Issue 48 / 14 December 2015

KETAMINE can be considered a novel therapy for treatment-resistant depression, according to the Royal Australian and New Zealand College of Psychiatrists, although some experts say the recommendation is premature.
 
Last month, the college published a clinical memorandum on its website regarding ketamine for depression, saying despite its short-term efficacy, there was “limited evidence” to recommend ketamine as a viable treatment for treatment-resistant depression. It advised the therapy be used under research trial conditions. (1)
 
The college has acknowledged that some patients wanted access to the therapy outside of trials and that some psychiatrists were keen to provide it off-label. In these cases, the college recommended the treating psychiatrist “consider such treatment as novel or innovative treatment” and clearly explain this to the patient, providing detailed information on the risks. 
 
The clinical memorandum said prescribing psychiatrists should discuss its use with peers, “preferably including a second opinion”, and recommended they seek institutional review and ethics committee consideration.
 
Dr Stephen Hyde, a Tasmanian psychiatrist and author of the book Ketamine for depression published earlier this year, welcomed the college’s new position. (2)
 
“I believe this is a considered and humane response to the suffering our patients endure”, he told MJA InSight.
 
Dr Hyde said while he supported research into the field, many patients could not wait several years for trials to be completed. “In the meantime, people are suffering and dying prematurely from treatment-resistant depression.”
 
He said he had been treating 18 patients with treatment-resistant depression for the past year with low-dose sublingual ketamine, saying 70% had responded and 35% remitted with no problems with dependence or addiction.
 
However, not all psychiatrists have welcomed the college’s new stance. 
 
Professor Philip Mitchell, of the school of psychiatry at the University of NSW, who is involved in ketamine research, said the college’s statement was “too liberal” and gave a licence for ketamine’s inappropriate use.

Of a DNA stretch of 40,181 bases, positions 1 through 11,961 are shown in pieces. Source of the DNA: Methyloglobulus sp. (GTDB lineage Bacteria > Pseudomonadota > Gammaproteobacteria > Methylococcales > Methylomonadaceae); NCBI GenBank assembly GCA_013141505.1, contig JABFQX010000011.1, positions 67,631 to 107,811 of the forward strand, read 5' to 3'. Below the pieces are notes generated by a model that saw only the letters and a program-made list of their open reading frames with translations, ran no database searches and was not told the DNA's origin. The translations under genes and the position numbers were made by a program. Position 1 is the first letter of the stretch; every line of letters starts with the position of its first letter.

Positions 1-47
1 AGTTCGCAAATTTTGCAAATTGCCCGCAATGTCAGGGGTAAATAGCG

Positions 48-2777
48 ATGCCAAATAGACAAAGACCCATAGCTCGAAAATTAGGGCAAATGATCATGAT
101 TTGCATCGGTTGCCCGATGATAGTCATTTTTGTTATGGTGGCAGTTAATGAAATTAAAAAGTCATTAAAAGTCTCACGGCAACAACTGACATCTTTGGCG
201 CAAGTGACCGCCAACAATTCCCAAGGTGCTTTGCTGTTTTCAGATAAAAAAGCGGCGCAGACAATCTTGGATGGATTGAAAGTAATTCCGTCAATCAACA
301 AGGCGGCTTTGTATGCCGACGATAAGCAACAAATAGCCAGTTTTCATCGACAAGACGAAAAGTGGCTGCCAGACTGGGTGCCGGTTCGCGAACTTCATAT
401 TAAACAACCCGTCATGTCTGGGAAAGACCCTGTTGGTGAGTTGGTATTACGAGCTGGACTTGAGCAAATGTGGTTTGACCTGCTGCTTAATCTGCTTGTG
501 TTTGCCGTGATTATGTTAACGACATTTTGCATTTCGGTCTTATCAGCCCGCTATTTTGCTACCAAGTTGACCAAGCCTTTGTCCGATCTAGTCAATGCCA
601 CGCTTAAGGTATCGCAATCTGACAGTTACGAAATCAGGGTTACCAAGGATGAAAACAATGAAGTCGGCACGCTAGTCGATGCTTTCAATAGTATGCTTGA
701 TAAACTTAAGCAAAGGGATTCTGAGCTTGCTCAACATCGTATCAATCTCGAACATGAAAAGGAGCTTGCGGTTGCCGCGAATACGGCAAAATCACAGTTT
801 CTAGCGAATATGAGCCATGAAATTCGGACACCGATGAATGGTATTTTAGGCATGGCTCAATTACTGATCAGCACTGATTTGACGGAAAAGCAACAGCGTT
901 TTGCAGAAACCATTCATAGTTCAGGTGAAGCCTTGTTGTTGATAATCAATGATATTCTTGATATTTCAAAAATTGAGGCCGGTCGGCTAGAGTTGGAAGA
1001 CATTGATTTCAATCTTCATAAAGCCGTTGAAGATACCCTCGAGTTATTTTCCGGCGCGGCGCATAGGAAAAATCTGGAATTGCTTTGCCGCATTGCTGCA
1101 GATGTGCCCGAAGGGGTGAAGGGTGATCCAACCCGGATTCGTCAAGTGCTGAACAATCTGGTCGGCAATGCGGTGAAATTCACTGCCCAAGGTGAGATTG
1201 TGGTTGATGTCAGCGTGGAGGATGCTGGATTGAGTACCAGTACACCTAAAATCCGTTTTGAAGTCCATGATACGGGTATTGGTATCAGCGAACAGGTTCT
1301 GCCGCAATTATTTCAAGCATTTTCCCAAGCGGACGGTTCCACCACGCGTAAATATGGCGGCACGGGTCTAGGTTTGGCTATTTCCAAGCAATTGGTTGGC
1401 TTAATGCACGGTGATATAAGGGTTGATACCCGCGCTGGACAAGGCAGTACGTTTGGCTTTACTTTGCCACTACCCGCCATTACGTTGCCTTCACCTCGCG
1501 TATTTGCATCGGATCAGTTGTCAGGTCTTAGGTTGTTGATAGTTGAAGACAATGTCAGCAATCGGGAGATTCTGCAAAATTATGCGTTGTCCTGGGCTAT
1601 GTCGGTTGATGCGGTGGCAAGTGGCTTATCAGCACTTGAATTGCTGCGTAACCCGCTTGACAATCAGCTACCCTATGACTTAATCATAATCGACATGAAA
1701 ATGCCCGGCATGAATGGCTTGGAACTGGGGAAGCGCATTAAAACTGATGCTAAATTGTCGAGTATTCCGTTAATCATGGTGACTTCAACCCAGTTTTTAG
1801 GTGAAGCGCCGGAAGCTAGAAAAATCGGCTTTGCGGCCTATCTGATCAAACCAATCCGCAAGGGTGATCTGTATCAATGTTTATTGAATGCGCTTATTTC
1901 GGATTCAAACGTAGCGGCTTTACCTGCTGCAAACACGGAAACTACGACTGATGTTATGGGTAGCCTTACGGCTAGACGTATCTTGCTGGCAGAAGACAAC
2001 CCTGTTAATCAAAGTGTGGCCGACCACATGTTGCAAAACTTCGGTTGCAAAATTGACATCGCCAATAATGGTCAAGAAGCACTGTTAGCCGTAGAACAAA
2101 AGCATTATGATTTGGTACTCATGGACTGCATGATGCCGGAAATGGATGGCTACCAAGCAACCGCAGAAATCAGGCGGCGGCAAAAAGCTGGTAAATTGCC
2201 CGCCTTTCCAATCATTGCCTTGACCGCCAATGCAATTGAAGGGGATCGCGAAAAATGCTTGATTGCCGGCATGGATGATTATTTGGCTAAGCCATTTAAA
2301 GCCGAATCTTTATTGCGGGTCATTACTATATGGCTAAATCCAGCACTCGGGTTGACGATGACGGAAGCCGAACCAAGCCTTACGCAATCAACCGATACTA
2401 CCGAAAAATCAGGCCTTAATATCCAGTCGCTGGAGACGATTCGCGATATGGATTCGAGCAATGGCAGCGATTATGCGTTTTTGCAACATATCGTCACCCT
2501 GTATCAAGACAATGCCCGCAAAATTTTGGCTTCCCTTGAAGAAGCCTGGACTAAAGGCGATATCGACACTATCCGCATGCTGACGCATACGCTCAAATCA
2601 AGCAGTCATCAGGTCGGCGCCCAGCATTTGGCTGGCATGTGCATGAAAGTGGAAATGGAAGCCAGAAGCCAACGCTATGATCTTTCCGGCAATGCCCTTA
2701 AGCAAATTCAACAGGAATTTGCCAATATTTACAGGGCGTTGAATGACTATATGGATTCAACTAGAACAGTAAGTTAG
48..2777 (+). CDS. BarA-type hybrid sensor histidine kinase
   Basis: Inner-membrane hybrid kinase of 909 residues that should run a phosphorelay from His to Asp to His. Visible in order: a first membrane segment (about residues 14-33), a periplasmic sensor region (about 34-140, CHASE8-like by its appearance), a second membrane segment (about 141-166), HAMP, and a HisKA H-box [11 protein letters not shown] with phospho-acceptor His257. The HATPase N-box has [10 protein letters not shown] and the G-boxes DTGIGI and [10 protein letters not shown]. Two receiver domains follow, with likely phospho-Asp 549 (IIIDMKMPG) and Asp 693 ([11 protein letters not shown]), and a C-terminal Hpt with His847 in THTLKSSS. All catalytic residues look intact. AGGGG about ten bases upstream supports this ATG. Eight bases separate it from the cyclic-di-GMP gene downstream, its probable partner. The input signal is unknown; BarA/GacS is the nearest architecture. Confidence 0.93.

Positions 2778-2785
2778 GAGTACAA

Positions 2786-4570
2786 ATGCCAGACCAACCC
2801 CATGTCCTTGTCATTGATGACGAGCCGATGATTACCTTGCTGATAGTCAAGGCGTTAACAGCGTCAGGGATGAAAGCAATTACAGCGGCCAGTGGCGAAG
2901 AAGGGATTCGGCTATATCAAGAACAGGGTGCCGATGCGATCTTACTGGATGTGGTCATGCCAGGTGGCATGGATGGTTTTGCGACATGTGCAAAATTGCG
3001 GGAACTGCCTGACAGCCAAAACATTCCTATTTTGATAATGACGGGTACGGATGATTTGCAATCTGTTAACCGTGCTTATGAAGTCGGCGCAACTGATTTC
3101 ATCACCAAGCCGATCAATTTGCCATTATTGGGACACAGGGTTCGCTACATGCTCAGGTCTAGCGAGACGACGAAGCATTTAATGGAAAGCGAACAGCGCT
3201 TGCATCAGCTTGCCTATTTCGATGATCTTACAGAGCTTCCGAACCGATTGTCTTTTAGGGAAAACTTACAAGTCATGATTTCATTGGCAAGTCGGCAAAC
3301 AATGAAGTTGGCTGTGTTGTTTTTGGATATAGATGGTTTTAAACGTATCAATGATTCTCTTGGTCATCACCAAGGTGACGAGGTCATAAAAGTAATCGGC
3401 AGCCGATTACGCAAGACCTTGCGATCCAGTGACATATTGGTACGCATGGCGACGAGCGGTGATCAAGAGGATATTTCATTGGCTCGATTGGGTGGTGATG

“There is insufficient evidence to support ketamine going into the clinical armamentarium yet, although it’s potentially a very exciting treatment”, he told MJA InSight
 
“We have seen very dramatic results reported in various studies, but the results wear off very quickly, and we don’t yet have evidence for the safety and efficacy of giving repeated administrations.” 
 
Professor Mitchell said there had already been “excessive uptake and commercial exploitation” of ketamine for depression.
 
A chain of clinics known as the Aura Medical Corporation was reportedly charging more than $1000 for a course of eight ketamine injections for patients with depression. The company was forced to close in July this year amid negative publicity after it was linked to the controversial erectile dysfunction company Advanced Medical Institute. (3)
 
Associate Professor Graham Barrett, a GP and neurophysiologist at the University of Melbourne, was the medical director of Aura for one month before resigning in March. He told MJA InSight he was disillusioned that the company was “profit oriented and not giving enough time to follow up patients”.
 
Professor Barrett now has a voluntary agreement with the Australian Health Practitioner Regulation Agency not to prescribe ketamine. However, he told MJA InSight he still believed the drug should be legitimised for off-label use in the 40% of patients with depression who did not respond to existing antidepressants.
 
“There is now abundant evidence that ketamine will relieve depression in three-quarters of patients who don’t respond to existing antidepressants”, he said. “The alternative, favoured by many practitioners because it usually works, initially at least, is ECT [electroconvulsive therapy]. Unfortunately, it is now shown beyond doubt that ECT causes irreversible brain damage, amnesia and dementia.” (4)
 
Professor Colleen Loo, of the Black Dog Institute who is leading a major study into ketamine for treatment-resistant depression, said the clampdown by health authorities on clinical use of the drug was “not surprising”.
 
In an editorial in this week’s MJA, Professor Loo wrote that the risks of acute treatment with ketamine included induction of psychotomimetic effects and elevation of blood pressure, although these were typically transient. (5)